Boeing’s current return on equity falls below its five-year average. In Boeing’s case, the measure is heavily screwed by a 320% return on equity in 2009. Of course, the huge spike in return on equity also shows the limitations of the measure. Boeing has been building up Treasury Stock (repurchased shares) and accumulated losses on currency. Both of these areas are taken out of the equity item on the balance sheet, which has sent Boeing’s equity crashing down to extremely (even sometimes negative) levels. In Boeing’s case, qualitative measures might be the best judge of management. The company has seen repeated delays in both its 787 and next generation 747 programs. While outsourcing production seemed prudent during the planning phase, its created a logistical nightmare. As Boeing embarks on future plane upgrades, carefully watch how well management is able to stick to its delivery schedules. The other threat to the company in coming years will be paltry defense spending. Boeing and its industry peers will play a difficult game of shifting into new areas seeing increased spending (such as cybersecurity and UAV’s) while defending existing programs from spending cuts.

How productive are their workers?
Revenue per employee provides another way to gauge a CEO's effectiveness. If this metric is declining, the company might have a bloated organizational structure, or too many extra employees toiling away at new initiatives that just aren't working out. Either possibility would hint that management isn't effectively running the organization.

Source: Capital IQ, a division of Standard & Poor's.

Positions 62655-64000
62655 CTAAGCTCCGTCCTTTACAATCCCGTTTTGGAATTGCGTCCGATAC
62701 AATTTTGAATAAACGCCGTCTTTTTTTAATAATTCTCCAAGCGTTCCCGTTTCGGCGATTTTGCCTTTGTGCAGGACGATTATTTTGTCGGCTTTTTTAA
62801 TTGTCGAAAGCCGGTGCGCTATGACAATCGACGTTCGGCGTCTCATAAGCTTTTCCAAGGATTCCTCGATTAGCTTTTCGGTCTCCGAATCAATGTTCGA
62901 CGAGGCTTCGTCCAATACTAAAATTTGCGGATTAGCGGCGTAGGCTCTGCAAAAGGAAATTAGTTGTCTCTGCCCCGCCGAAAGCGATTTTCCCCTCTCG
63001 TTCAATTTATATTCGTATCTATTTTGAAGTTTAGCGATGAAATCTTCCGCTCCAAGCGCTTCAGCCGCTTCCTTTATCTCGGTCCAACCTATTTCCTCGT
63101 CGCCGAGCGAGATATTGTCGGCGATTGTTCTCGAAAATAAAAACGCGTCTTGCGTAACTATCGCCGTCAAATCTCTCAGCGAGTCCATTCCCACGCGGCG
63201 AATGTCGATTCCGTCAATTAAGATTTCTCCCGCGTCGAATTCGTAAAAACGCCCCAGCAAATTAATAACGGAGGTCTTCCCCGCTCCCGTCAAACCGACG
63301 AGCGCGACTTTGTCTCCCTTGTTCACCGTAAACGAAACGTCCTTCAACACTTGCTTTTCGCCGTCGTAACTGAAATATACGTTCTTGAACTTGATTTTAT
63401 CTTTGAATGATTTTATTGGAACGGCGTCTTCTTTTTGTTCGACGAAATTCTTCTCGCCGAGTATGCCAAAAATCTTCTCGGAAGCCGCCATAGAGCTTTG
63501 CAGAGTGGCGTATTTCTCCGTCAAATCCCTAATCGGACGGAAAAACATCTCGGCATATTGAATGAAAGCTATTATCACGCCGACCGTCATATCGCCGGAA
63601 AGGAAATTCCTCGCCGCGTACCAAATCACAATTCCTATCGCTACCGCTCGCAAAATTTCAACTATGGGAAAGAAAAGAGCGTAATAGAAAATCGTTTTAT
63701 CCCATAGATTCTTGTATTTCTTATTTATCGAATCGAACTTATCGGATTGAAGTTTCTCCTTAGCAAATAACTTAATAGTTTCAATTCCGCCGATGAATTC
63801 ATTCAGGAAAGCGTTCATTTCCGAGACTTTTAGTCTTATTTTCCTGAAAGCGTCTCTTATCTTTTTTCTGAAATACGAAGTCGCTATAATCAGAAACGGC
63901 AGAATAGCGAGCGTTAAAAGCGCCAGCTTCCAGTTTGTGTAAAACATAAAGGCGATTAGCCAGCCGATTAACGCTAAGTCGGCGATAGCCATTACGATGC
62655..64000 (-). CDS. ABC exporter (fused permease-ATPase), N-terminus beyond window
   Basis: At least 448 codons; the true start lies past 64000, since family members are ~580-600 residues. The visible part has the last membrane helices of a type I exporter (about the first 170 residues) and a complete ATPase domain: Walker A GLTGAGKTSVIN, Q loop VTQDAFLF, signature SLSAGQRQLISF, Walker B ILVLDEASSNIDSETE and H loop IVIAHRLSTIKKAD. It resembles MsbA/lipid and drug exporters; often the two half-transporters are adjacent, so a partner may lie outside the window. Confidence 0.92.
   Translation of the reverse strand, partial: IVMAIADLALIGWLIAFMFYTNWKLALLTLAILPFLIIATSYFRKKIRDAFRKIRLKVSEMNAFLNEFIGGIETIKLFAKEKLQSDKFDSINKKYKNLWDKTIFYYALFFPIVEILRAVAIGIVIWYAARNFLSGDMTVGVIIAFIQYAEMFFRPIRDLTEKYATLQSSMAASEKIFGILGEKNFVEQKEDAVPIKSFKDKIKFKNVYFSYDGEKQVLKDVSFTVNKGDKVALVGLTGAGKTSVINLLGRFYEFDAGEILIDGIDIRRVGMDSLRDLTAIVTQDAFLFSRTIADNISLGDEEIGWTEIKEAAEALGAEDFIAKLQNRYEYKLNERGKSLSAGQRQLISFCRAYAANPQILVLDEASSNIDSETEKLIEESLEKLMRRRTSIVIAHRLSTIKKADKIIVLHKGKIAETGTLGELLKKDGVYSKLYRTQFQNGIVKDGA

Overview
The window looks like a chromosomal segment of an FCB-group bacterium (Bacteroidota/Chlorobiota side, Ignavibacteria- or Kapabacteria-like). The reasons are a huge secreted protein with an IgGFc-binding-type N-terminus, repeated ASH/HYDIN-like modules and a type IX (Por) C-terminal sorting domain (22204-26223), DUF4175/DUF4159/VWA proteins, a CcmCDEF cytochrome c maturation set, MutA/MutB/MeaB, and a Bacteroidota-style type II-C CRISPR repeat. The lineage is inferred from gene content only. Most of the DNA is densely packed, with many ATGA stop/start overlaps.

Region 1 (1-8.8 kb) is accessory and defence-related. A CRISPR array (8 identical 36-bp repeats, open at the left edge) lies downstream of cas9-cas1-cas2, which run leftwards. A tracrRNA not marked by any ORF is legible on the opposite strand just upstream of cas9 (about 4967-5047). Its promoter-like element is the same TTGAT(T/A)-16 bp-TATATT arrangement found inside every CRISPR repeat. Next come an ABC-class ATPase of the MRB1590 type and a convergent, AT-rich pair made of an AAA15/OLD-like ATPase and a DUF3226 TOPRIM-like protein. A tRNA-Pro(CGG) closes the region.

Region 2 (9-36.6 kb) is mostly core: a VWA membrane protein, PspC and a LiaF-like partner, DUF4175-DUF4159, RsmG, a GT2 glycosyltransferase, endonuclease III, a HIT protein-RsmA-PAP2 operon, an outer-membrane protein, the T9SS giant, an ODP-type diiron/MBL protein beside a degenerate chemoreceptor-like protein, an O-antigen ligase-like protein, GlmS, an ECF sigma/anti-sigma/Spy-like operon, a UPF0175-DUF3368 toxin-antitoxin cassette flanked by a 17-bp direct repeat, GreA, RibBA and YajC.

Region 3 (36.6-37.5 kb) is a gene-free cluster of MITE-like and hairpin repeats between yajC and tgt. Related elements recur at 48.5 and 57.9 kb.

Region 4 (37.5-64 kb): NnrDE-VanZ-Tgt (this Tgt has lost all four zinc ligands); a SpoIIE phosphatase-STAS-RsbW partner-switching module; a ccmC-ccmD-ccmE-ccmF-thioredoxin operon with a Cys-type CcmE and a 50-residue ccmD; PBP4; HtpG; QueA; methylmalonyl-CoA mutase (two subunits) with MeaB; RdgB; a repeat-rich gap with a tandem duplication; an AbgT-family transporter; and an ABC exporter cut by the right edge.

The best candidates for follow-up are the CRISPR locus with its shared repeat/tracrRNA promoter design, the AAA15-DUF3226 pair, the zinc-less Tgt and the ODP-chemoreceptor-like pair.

As you can see, Boeing’s revenue per employee has moved above its five-year average.  Rising revenue per employee can suggest that management's getting better at controlling costs, or encouraging more productivity from its workers. To better see whether Boeing’s management is excelling in this area, let’s compare the company to its peer group once again:





Last Year's Revenue Per Employee vs. 5-Year Average






United Technologies (NYSE: UTX)





Honeywell International (NYSE: HON)





Lockheed Martin (NYSE: LMT)





Source: Capital IQ, a division of Standard & Poor's. Dollar figures in thousands.

Boeing’s revenue per employee isn't just rising -- it's better than its combined peer group. That's quite an impressive feat.

In the end, management aims to return capital to shareholders, especially if the company can’t adequately find new high-growth areas to invest in. So we’re pleased to see that:

  • Dividends have increased by 11.4% annually. The company’s current dividend yield stands at 2.6%.
  • Its outstanding share count has dropped over the past five years. While CEOs are often tempted to retain key talent through lavish stock option awards, this tactic can dilute current shareholders if it's used excessively. If the company’s stock isn’t overvalued, buying back its own shares is a very tax-effective way to return capital to shareholders.

These are just a few of the factors we look for in a company's management. If you can find leaders who continually give shareholders high returns on their capital, and align their interests with yours, you've got a better chance to enjoy market-beating returns for the long haul.

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Jeremy Phillips owns shares of no companies listed above. Try any of our Foolish newsletter services free for 30 days. The Motley Fool has a disclosure policy.